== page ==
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Old 01-10-2005, 03:04 PM   #1
Dahak
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Partition vs Mountpoint


I read and read about partition and mount points in Linux, but I'm still confused. I have 3 partitions on my machine. hda1 at /, hda2 at /boot, and hda3 at /home.

Do all files from /home and down belong to the 3rd partition?
If I the 2nd and 3rd partitions did not exist, would the folders still exist?

How do you tell what belongs to what partition?

I've just started with Linux, and I've want to reload from scratch. However, I also want to preserve a few of the files I downloaded in my User folder. Would I just reload the install CD and delete the first two partitions, and remount the 3rd partition at its old spot?

Running RH 9.0
 
Old 01-10-2005, 03:43 PM   #2
marghorp
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Here's how it goes. Partitions is physicaly divided space on your harddisk. A quick analogy to Windows as this is more easily understandable to people. In Windows, you have C: and D: and E: . These are partitions. Now you can imagine your harddisk being split in three pieces(it is not, it's just virtually divided). Partition is a virtually divided space on your harddisk. You can split an 80 GB harddisk into smaller partitions, like C: (20GB) D: (15GB) and E: (45GB). Now this is all the same in linux. Just that here partitions are identified by /dev/hda1, and /dev/hda2, and /dev/hdb1..... All you have to do is take the /dev/ part away and you can easily say where and what partition that name refers to. hd stands for hard disk and a stands for primary harddisk, and b stands for secondary harddisk.

So hda would be your primary harddisk
and hdb would be your secondary harddisk (presuming you have two harddisks in your computer)

now hda1 would mean that you are refering to the first partition on your primary harddisk (if you have windows on your computer, this would be C

hda2 would be the second partition on your primary harddisk and so on.... You get the idea?

Mountpoints in Linux is where the partition is mounted(like pluged in). If you mount your 3rd partition to /home then all the files in /home are from that 3rd partition as only one partition can be mounted on the same directory. However you could mount another partition on like /home/someotherpartition.

The easiest way to determine what belongs to what partition is to issue a mount command, which will tell you what partitions are mounted and where.

bash$> mount

Oh and if you are rebuilding from scratch, just don't touch the partition you want to hold for the new install and just mount it where you want later, whern you are finished with installing.
 
Old 01-10-2005, 06:10 PM   #3
cs-cam
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marghop got it but in a shorter version, yes delete the first two partitions and when your installing usually the partioning part will let you specify hda3's mountpoint as /home

Also a swap partition wouldn't hurt unless you have like 2GB of RAM
 
Old 01-10-2005, 06:36 PM   #4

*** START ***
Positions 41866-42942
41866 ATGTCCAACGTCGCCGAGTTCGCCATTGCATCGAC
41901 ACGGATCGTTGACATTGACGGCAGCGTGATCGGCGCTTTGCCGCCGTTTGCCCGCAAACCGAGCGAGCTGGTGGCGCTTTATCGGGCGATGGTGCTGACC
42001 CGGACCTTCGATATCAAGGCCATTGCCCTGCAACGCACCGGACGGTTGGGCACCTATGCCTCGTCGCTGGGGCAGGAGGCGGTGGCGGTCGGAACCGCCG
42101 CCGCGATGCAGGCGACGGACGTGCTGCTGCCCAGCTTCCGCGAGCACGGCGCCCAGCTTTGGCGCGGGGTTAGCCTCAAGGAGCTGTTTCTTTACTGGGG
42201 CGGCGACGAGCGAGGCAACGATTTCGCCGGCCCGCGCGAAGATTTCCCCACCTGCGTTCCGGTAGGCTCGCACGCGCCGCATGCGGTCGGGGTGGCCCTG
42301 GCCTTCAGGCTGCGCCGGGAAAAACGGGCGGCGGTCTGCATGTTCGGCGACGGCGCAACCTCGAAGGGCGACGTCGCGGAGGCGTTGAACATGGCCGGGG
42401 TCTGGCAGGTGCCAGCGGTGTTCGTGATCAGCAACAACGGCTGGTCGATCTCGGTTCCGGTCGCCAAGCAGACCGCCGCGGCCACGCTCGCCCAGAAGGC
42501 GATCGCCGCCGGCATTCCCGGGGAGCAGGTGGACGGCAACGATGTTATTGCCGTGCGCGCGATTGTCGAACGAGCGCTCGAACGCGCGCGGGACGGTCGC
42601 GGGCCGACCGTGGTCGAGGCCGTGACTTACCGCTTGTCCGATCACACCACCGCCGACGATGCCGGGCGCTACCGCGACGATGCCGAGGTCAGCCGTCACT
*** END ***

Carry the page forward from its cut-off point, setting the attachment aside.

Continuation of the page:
KrGAce
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I don't know if it's wrong or not, but on my second hard disk during installation, I mount it at /krg (my initials) so I can remember where my disk is. I suppose you could say /dsk2 or /dsk3? Just a way for me to remember where my disk is and what is mounted to it.



AceMan
 
Old 01-10-2005, 07:12 PM   #5
cs-cam
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You can mount a partition wherever you like, you just need to mkdir a directory and then mount it there
 
Old 01-10-2005, 07:36 PM   #6
KrGAce
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During installation though, I don't think you have to as the OS install does it automatically, but I do understand. So if I am reading this clear, if I have 2 hd's in my computer and wanted to add a third with a mount point of /ace, I would have to mkdir ace, and then go in and edit fstab so it will mount it at startup? Just want to make sure i am understanding.




AceMan
 
Old 01-10-2005, 08:43 PM   #7
Dahak
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Okay, I understand that part. Thank you. (Hypothetical) However, let us assume a new hard drive (hdb) is plugged into the machine. It is now mounted at /home/whatever.

/home/whatever is a folder that existed on the old hard drive (hda) under the /home (hda3) partition. Would all files in /home/whatever be transferred (duplicated?) to the hdb1 partition, or just new ones?

Before:
/dev/hda1 /
/dev/hda2 /boot
/dev/hda3 /home

After:
/dev/hda1 /
/dev/hda2 /boot
/dev/hda3 /home
/dev/hdb1 /home/whatever
 
Old 01-11-2005, 01:06 AM   #8
cs-cam
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So on hda1 you have /home/whatever and there are files and directories under that, then you mount hdb1 on /home/whatever any files that were there before disappear. Nothing is copied, it's like they didn't exist and you only have access to the files on hdb1. Once you u[n]mount the filesystem you have access to your old files and not your new ones.

If you want to use a seperate drive/partition for a user I suggest you mount the new partition in a temporary directory somewhere, copy the files over and then change your fstab
 
  


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